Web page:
Ashley Moody Warns Super Bowl LIV Could Lead to More Human Trafficking in South Florida

With Super Bowl LIV being held in South Florida next month, leaders from the Sunshine State continue to offer warnings that it could lead to an increase in human trafficking.

This week, Florida Attorney General Ashley Moody released a video which recognized January as National Human Trafficking Prevention Month.

“According to the International Labor Organization, forced labor and human trafficking is a $150 billion industry globally with an estimated 40.3 million victims worldwide. With Florida hosting multiple high-profile events in the coming months, human traffickers may try to take advantage of the festivities to profit off the pain of others,” Moody’s office noted.

One of those high-profile events is Super Bowl LIV, a point Moody, who chairs the Statewide Council on Human Trafficking, made clear on Monday.

“We are working hard every day to fight this form of modern-day slavery. I am honored to work with law enforcement, service providers, state agencies, task forces, trade associations and business partners to provide a safe environment for events like the 2020 Super Bowl in Miami and the 2021 Super Bowl in Tampa. Spreading awareness is a critical step; you can help us stop human trafficking by knowing the signs and how to report trafficking when you see it,” Moody said.

Moody’s office listed the following signs to identify victims of human trafficking which include:

Seeming to be under the control of another individual;
Responding as if coached, or letting someone else speak for them;
Acting fearful, anxious or paranoid;
Displaying branding-scars, burns or tattoos, or having serious dental issues; and
Being malnourished, disoriented or confused, or showing other signs of physical abuse.

To report an occurrence of human trafficking, or a suspicion of this atrocious crime, contact local law enforcement and call the National Human Trafficking Hotline at 1(888) 373-7888.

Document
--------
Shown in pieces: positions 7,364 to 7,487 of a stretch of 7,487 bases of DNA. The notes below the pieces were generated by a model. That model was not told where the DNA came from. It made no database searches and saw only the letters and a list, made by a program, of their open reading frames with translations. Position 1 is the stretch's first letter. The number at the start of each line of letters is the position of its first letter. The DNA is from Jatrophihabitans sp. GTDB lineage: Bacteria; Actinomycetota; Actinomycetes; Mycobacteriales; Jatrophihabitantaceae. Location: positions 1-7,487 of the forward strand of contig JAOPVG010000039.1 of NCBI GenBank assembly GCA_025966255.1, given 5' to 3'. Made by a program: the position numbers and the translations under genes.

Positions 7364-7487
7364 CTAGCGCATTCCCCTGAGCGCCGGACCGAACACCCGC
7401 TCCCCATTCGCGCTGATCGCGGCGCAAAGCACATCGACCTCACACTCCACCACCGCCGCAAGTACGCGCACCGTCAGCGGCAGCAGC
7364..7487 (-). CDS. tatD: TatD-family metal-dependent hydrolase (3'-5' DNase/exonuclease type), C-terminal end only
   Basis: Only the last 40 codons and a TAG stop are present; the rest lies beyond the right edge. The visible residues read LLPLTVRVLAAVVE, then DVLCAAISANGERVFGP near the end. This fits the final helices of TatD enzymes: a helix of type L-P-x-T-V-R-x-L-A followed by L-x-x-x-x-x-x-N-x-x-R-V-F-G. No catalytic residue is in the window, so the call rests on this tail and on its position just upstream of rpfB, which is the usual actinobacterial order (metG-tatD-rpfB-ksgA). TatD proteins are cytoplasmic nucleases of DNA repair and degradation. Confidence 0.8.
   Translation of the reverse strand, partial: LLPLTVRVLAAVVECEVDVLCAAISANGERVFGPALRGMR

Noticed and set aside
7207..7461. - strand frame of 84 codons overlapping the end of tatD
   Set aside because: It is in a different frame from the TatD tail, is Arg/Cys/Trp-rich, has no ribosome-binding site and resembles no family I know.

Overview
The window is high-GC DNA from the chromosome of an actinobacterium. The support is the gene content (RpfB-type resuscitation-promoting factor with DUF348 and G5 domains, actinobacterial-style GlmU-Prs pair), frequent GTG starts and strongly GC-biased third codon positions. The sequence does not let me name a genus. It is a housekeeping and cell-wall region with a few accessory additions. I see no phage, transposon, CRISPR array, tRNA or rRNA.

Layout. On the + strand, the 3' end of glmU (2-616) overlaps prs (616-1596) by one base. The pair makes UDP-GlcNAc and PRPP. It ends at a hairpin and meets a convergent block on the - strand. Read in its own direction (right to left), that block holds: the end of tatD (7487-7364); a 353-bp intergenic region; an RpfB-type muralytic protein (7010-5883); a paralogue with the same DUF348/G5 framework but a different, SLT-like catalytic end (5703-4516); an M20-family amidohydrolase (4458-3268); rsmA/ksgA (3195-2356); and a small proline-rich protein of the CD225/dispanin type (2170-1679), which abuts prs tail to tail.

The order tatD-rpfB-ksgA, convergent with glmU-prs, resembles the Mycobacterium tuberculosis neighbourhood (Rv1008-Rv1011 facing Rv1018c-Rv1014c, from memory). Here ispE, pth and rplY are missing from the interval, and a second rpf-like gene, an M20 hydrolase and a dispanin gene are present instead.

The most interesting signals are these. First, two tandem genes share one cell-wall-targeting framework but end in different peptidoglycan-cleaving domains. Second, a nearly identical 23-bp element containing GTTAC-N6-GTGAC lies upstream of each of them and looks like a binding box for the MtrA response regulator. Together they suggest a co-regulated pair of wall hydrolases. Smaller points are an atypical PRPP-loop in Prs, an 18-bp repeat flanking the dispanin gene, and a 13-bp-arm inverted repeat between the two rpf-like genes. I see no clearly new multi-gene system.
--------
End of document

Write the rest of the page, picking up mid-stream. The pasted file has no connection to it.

The Attorney General’s Office maintains, a website with more information about spotting the signs of human trafficking, and how to report it.

Moody is not the only elected official from the Sunshine State warning about human trafficking and the Super Bowl.

Last month, U.S. Rep. Alcee Hastings, D-Fla., and U.S. Rep. Donna Shalala, D-Fla., who both sit on the U.S. House Rules Committee, led the U.S. House Legislative and Budget Process Subcommittee’s hearing on human trafficking dubbed “Solving an Epidemic: Addressing human trafficking around major events like the Super Bowl and the need for cross-jurisdictional solutions.” Hastings is the chairman of the subcommittee.

The hearing focused “on the complexities of combating human trafficking, ways the federal government is assisting local law enforcement, and the additional resources needed to increase prevention.”

Hastings weighed in last month on why the subcommittee was tackling the issue.

“Sadly, human trafficking affects communities all across our nation, but the Super Bowl is a day that could help shine a light on something that persists largely in the shadows,” Hastings said. “The United States has one of the highest rates of human trafficking in the world and it only increases in local communities that are home to major events and heavy tourism. I am painfully aware that my home state of Florida is not alone in facing this epidemic, which is why I have introduced several bills to address this urgent issue, including H.R.4388, a bipartisan bill to prevent youth human trafficking and exploitation, which would provide prevention training in our high-need school communities.

“As preparations for Super Bowl LIV continue in Miami, I welcome my esteemed colleague, Congresswoman Donna Shalala’s leadership on this important hearing, which will examine how the federal government can better fight this heinous form of modern-day slavery,” said Hastings.

“I want to thank Chairman Hastings for the opportunity to lead this hearing. Human trafficking is a challenge that countless communities across America – including my own – are struggling with every day,” said Shalala. “Congress has the power to provide real solutions to this problem, but we need to understand how to best address the challenges that human trafficking presents. I look forward to hearing the testimony of our expert witnesses so my staff and I may be better equipped to craft policy to effectively curb this terrible practice.”


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